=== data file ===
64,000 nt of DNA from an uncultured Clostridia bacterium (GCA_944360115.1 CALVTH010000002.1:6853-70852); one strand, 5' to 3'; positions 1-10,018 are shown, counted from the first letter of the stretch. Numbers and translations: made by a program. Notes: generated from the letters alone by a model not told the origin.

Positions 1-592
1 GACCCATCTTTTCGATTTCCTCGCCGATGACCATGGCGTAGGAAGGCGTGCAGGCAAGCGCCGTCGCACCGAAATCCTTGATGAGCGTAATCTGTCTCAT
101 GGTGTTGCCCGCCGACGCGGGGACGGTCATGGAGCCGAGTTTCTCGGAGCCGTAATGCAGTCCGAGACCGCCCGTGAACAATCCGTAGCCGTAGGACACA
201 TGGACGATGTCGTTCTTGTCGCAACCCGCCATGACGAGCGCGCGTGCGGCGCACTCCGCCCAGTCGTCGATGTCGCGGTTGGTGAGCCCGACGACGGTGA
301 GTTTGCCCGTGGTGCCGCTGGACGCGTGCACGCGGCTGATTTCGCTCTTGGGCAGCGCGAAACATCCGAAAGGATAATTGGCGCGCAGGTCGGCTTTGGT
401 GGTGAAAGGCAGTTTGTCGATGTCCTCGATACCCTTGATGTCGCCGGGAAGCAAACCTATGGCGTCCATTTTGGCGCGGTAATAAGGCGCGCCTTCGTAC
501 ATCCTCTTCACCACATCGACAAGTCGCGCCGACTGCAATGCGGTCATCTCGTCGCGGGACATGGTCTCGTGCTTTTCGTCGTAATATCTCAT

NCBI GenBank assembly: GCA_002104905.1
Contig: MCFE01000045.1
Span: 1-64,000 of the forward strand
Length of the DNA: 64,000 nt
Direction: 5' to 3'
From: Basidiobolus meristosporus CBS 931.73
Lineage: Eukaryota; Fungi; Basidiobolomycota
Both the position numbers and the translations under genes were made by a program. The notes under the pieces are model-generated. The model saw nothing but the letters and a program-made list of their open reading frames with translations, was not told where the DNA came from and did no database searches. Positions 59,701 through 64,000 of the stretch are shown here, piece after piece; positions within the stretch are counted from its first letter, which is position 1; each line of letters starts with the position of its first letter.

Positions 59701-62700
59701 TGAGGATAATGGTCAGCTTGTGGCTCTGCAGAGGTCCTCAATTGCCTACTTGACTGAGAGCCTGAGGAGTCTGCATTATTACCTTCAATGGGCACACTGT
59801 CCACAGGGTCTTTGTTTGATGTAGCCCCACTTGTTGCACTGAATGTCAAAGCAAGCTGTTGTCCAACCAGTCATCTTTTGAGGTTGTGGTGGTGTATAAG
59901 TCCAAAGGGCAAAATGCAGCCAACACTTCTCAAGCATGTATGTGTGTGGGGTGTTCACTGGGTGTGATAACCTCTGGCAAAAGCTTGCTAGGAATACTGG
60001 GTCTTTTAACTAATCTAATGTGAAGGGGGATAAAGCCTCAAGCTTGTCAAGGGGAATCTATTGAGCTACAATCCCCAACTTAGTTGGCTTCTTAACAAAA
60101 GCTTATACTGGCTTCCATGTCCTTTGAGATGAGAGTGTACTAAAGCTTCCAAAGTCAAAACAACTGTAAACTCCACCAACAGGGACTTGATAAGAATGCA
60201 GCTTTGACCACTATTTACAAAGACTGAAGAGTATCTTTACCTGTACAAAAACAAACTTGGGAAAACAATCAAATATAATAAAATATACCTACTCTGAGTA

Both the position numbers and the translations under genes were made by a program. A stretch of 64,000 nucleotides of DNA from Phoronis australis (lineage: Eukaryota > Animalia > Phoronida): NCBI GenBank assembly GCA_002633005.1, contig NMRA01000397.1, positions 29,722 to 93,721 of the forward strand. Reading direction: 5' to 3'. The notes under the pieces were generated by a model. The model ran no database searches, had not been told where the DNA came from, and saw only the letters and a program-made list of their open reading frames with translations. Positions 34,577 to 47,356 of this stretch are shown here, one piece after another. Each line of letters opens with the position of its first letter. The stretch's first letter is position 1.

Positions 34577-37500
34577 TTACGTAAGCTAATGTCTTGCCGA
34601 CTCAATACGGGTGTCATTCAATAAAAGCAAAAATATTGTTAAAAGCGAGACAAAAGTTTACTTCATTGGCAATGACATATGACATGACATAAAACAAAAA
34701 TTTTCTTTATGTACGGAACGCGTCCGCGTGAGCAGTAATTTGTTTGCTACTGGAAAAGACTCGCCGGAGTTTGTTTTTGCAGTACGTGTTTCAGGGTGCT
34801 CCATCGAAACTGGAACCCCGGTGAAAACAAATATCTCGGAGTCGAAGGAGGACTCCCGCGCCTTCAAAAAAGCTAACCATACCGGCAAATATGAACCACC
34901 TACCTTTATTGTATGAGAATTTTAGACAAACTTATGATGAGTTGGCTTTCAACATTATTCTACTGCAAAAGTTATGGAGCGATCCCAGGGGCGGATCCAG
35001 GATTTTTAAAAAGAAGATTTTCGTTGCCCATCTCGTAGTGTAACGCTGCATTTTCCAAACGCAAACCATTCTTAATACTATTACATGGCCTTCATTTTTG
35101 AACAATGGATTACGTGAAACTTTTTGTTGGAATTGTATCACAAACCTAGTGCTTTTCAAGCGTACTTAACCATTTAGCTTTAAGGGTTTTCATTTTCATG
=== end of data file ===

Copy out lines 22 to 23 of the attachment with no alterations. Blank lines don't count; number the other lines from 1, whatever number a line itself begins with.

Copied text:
60101 GCTTATACTGGCTTCCATGTCCTTTGAGATGAGAGTGTACTAAAGCTTCCAAAGTCAAAACAACTGTAAACTCCACCAACAGGGACTTGATAAGAATGCA
60201 GCTTTGACCACTATTTACAAAGACTGAAGAGTATCTTTACCTGTACAAAAACAAACTTGGGAAAACAATCAAATATAATAAAATATACCTACTCTGAGTA